Jack pine ‘Uncle Fogey’ bonsai


Ponderosa pine too


In the garden itself, their life-size counterparts add height, soft texture, and a sense of age to boulder-edged islands in a koi-filled pond.


A zig-zag bridge of stone planks crosses the pond.


A roofed gate with lattice-style bamboo fencing leads to (I assume) a teahouse. According to Como Park’s website, the Japanese garden’s design was a gift from the people of Nagasaki to the people of its sister city, St. Paul.


What a lovely gift!

Up next: The elegant Tudor-house garden of Marge Hols. For a look back at a streamside garden inspired by Walden, click here.

I welcome your comments; please scroll to the end of this post to leave one. If you’re reading this in a subscription email, click here to visit Digging and find the comment box at the end of each post.
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Digging Deeper: News and Upcoming Events

Do you review? Have you read my new book, The Water-Saving Garden? If you found it helpful or inspirational, please consider leaving a review — even just a sentence or two — on Amazon, Goodreads, or other sites. Online reviews are crucial in getting a book noticed. I really appreciate your help!

All material © 2006-2016 by Pam Penick for Digging. Unauthorized reproduction prohibited.

Flowers and rich foliage at Chanticleer’s Pond Garden


Is any garden feature more alluring to people than a body of water? I think not. As Diana and I emerged from Chanticleer‘s shady, green Asian Woods during our early June visit, the sunlit and flowery Pond Garden greeted us (the pond was hidden from view at first), set off by a verdant lawn leading up to Chanticleer House in the distance. I had to explore!


To orient you, let’s jump across the pond to the uphill side so we can look down on the whole scene. The pond garden looks small from here, but it actually emcompasses a series of small ponds surrounded by coarse, flowering plants and bright and dark foliage combos.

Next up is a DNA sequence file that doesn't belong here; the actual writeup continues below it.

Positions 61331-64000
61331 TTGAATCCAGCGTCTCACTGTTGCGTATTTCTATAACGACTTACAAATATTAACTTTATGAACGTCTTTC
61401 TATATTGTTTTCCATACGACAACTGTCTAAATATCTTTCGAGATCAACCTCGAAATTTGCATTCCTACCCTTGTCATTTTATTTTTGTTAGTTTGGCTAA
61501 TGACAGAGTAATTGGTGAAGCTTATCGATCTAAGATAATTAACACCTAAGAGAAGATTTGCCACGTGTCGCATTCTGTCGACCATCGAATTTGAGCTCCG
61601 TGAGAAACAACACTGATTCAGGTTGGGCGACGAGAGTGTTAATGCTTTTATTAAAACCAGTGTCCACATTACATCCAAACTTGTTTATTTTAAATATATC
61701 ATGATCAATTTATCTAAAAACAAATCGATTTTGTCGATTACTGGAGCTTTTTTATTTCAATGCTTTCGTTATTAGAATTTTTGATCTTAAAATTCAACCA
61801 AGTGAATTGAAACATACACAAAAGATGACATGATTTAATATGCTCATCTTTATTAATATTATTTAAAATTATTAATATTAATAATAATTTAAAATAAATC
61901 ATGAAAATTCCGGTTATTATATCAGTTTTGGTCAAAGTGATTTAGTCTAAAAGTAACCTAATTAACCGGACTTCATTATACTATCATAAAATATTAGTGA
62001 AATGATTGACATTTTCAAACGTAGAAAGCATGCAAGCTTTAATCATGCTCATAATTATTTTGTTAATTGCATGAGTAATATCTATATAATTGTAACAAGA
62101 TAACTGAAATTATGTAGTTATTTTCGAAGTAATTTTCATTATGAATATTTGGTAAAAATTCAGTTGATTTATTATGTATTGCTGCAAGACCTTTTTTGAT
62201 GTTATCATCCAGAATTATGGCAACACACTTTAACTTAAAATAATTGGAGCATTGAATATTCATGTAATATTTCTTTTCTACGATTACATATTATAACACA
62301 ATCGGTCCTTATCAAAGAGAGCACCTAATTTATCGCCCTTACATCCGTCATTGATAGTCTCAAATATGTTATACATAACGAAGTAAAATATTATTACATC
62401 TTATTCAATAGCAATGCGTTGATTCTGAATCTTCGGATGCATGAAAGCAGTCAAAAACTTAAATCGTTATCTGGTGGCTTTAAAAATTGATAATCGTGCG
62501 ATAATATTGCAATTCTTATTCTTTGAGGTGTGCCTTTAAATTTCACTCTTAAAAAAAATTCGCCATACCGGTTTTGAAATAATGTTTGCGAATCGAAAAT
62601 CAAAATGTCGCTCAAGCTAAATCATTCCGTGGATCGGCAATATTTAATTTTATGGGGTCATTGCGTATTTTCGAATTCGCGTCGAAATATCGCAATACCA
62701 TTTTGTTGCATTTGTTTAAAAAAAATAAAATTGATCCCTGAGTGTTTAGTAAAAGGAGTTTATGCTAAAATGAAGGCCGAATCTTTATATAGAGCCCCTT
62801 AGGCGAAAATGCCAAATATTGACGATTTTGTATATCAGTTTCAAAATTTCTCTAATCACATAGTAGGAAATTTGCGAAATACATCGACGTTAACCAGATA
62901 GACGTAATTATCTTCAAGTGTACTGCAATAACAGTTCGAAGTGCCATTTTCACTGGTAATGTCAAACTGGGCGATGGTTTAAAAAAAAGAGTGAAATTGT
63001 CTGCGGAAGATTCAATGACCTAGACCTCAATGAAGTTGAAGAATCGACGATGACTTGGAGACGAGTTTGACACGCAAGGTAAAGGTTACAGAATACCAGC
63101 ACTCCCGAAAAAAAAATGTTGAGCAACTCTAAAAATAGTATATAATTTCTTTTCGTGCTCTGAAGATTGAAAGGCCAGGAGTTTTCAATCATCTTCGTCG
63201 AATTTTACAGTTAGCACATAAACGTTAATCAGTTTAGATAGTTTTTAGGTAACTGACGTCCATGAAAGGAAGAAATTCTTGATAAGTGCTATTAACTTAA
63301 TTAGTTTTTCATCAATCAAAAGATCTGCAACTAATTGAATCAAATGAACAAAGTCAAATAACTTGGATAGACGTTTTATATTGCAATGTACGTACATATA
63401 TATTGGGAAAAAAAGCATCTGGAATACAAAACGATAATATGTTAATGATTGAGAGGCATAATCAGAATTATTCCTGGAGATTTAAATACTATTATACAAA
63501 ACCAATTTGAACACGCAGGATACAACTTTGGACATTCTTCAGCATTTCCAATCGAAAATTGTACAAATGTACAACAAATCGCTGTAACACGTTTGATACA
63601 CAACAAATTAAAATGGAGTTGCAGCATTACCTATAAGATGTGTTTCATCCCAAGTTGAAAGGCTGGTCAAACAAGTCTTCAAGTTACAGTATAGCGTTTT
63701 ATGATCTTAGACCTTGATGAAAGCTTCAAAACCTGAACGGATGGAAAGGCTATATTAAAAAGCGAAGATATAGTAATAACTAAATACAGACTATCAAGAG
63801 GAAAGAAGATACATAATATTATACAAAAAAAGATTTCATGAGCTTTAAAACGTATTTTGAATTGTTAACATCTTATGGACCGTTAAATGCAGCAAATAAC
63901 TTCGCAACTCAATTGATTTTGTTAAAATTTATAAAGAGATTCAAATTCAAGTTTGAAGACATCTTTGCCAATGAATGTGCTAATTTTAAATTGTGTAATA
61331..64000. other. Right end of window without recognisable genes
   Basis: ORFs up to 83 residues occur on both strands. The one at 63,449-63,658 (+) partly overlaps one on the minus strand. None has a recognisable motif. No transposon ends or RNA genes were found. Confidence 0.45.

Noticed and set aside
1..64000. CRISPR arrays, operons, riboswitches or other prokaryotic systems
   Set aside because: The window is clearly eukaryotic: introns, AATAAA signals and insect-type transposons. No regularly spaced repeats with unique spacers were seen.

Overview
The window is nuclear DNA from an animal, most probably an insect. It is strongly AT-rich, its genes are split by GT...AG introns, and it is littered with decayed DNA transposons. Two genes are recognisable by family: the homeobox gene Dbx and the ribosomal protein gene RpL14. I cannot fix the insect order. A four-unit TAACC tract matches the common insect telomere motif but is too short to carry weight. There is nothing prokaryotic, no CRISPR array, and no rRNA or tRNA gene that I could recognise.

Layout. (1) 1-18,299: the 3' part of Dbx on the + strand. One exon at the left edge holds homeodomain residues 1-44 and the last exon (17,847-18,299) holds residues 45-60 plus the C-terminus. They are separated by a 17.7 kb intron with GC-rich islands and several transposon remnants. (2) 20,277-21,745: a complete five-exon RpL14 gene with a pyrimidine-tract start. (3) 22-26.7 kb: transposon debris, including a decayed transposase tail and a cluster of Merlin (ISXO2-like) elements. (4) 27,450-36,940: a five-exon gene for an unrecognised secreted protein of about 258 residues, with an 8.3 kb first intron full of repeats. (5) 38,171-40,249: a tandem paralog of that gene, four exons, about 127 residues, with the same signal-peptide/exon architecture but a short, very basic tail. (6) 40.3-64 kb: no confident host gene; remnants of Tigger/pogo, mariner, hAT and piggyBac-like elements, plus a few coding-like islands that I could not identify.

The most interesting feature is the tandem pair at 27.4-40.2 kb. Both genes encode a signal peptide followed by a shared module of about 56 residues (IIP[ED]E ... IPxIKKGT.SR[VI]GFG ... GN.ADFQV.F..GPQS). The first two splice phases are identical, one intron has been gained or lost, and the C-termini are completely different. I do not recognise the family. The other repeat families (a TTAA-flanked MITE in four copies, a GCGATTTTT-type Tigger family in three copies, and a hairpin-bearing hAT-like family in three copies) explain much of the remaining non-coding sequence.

Zooming in for a closer look, let’s admire white waterlilies…


…burgundy-and-gold spuria iris…


…and the sunshine-yellow spires of Carolina lupine (Thermopsis villosa).


The bees like them too.


Friendly koi


White daisies against rusty red Japanese maple


While the pond garden was abloom with early summer flowers, it also showcased beautiful foliage combinations, especially with dramatic contrasts of gold and burgundy.


Like this groundcovering chartreuse bamboo (I think) and burgundy columnar tree.


Lovely


One more


Really, there was gold enough to make King Midas happy.


Trollius chinensis ‘Golden Queen’


Primrose in the foreground


Primrose in sunset hues


Diana stopped to photograph them too.


Coming back around to where I entered the garden, I admired the long view again, with golden foliage and pink phlox in the foreground.


The broadly striped lawn leads up toward the Ruin Garden — and someone’s pointing the way — but I’m not ready to show you that just yet.


A short way upslope from the pond, a stone-pillared arbor offers a shady spot to look out over the ponds. Four throne-like wooden chairs evoke Cair Paravel.


Queen Diana the Adventurous tries one out.


Moving on…


…is that the Stone Table? No, just a stone bench for a couple enjoying the view…


…which is quite nice.


Clematis ‘Huldine’ (if I’ve ID’d it correctly) was shining like moonlight on water.


I hope you’ve enjoyed this tour of Chanticleer’s Pond Garden!

Up Next: Chanticleer’s Tennis Court Garden of gold and white. For a look back at the Elevated Walkway’s meadow garden and the green Asian Woods Garden, click here.

I welcome your comments; please scroll to the end of this post to leave one. If you’re reading this in a subscription email, click here to visit Digging and find the comment box at the end of each post.
_______________________

Digging Deeper: News and Upcoming Events

Do you review? Have you read my new book, The Water-Saving Garden? If you found it helpful or inspirational, please consider leaving a review — even just a sentence or two — on Amazon, Goodreads, or other sites. Online reviews are crucial in getting a book noticed. I really appreciate your help!

All material © 2006-2016 by Pam Penick for Digging. Unauthorized reproduction prohibited.